Starting at the Pentagon, there’s Gen. William Boykin, the Deputy Undersecretary for Defense Intelligence, according to ADC. Gen. Boykin said of a Muslim Somali military leader: “I knew my God was bigger than his. I knew that my God was a real God and his was an idol.”

In June 2003, just four months before the despicable acts pictured in the first round of photographs of humiliation at Abu Ghraib prison took place in Iraq, Gen. Boykin spoke, in uniform, before a Christian group in the U.S. where he claimed that “radical Islamists” hate America “because we’re a Christian nation, because our foundation and our roots are Judeo-Christian… and the enemy is a guy named Satan.” Despite protests, Gen. Boykin remains in office.

According to ADC, back in 2002, Attorney General John Ashcroft told columnist Cal Thomas, “Christianity is a faith in which God sends his son to die for you, while Islam is a religion in which God requires you to send your son to die for him.”

Other examples of how anti-Muslim and anti-Arab sentiments are spreading throughout many U.S. institutions include:

Rep. Peter King (R-N.Y.) who called American Muslims “an enemy living amongst us” and said that “no (American) Muslims are cooperating” with law enforcement officials to combat terrorism.

Rev. Jerry Falwell told the CBS news program “60 Minutes” that Prophet Muhammad (Peace be upon him) was a “terrorist.”

Televangelist Pat Robertson said Islam’s Holy Prophet (PBUH) was a “killer” and a “brigand” and said that Islam is inherently violent.

The Rev. Franklin Graham, head of Billy Graham Industries, Inc., who led the prayer at President Bush’s inauguration, has repeatedly denounced Islam calling it “a very wicked, evil religion.”

And right-wing talk-radio “has become a bastion of hatred, rage and incitement to violence against Arabs and Muslims,” said the ADC.

“The neo-conservatives would like to pit Christianity and Islam as enemies of each other, and we are not about to fight the Crusades all over again,” the Honorable Minister Louis Farrakhan said May 3, just days before the prisoner humiliation scandal spilled over to the world’s front pages. America’s hatred of Islam cannot prosper, however, Min. Farrakhan warned.

“If America turns away from (the) principle of justice and does what she is doing because she has the power to do it, then Allah–Who grants power–will take it from America and bring another nation in her place,” said the leader of the Nation of Islam, which has been in America for 71 years.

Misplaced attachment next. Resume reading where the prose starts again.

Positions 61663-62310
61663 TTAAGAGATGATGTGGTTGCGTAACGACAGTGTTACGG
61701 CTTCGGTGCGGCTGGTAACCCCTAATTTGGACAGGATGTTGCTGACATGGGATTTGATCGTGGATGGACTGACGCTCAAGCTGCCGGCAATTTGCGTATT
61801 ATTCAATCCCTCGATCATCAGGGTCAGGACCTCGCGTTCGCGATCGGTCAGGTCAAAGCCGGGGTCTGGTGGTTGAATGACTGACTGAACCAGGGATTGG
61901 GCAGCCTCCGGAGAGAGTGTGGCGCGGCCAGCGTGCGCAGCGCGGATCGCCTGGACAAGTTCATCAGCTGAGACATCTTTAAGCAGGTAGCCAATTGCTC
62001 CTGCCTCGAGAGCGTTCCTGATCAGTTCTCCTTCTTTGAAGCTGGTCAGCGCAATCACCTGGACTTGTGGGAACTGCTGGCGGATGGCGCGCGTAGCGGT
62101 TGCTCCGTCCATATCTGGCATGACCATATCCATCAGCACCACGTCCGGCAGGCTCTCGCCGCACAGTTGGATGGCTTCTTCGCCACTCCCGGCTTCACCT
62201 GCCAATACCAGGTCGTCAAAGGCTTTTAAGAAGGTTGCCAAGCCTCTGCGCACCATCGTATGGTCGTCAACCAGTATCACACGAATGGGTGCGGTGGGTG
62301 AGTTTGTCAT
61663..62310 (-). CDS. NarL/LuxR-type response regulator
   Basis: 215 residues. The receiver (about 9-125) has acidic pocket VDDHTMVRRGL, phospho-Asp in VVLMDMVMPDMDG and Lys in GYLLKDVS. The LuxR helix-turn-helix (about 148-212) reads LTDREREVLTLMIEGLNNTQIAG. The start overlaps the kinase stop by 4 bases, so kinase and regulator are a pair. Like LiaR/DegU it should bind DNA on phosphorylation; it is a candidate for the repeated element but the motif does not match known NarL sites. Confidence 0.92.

Winning the Iraq battle, but losing the war
The deterioration of American prestige resulting from this prisoner abuse scandal could be permanent, many analysts agree.

Military leaders now openly question their leaders at the Pentagon. U.S. forces “may be winning battles in Iraq, but losing the war,” according to the Washington Post. The U.S. cannot “win the peace,” however, and faces an inevitable defeat, an Australian general predicted in a report published by the Sun Herald. The U.S. “coalition” is quickly unraveling, and seeing it for what it really is.

On May 4, 60 former U.S. diplomats signed a letter to Mr. Bush contending that his “unabashed support” for Israeli Prime Minister Ariel Sharon is also costing the U.S. credibility and friends. “Maybe, in this year, the disaster that is American intervention in Iraq will finally get through to people, that there is a connection, that the Iraq thing would not have gone so badly if we had been seen in the region as being genuinely interested in upholding the rights and dignity of the Palestinians as well as the Israelis,” said Carleton Coon, a former ambassador to Nepal according to published reports.

If the Iraq war is eventually considered “un-winnable” by U.S. policymakers, then each death after May 2004 can be counted as unnecessary. May 2004 is when a warning was loudly articulated against the war by a prominent Congressional supporter of the President.

Because of his rush to war based on now discredited intelligence, the blood of each casualty in Iraq can be laid at the feet of George W. Bush, warned Min. Farrakhan. “The anti-war demonstrators will blame every death of an American service person and every death of an Iraqi citizen on you and this will produce a crisis for your administration within the United States of America as well as in countries throughout the world,” the Muslim leader said, pleading with Mr. Bush to seek “a better way.”

The neo-conservative idea which dominates U.S. policies believes “America must reshape the world in America’s image or be shaped in the image of the world,” said Minister Farrakhan. “Once the American people understand the agenda of the neo-conservatives” however, they too will realize that it “would be foolish (of them) to send (their) children to die for that which is against the best interests of America, but in the best interest of Israel.”

At this point in time, it’s hard to imagine how things could get any worse, unless the U.S. escalates its war in Iraq, seeking an outright military conquest there. “The coalition that you are gathering will fall away from you and you will have to pursue this war alone,” the international Muslim leader predicted in a letter to Pres. Bush, dated Dec. 1, 2001.

“I am afraid that this extended war may take a turn that you and your advisors least expect, and involve America in the greatest of all wars, the War of Armageddon, in which no nation will be left out, including Russia and China,” he continued in his letter.

Instead, Mr. Bush continues to escalate the country’s belligerent foreign policy. After a May 6 appearance on two Arab-language tv networks which earned him mostly scorn in the Arab world, Mr. Bush spoke openly to reporters about a “regime change” in Cuba and, at Final Call press time, he was preparing to impose economic sanctions against Syria.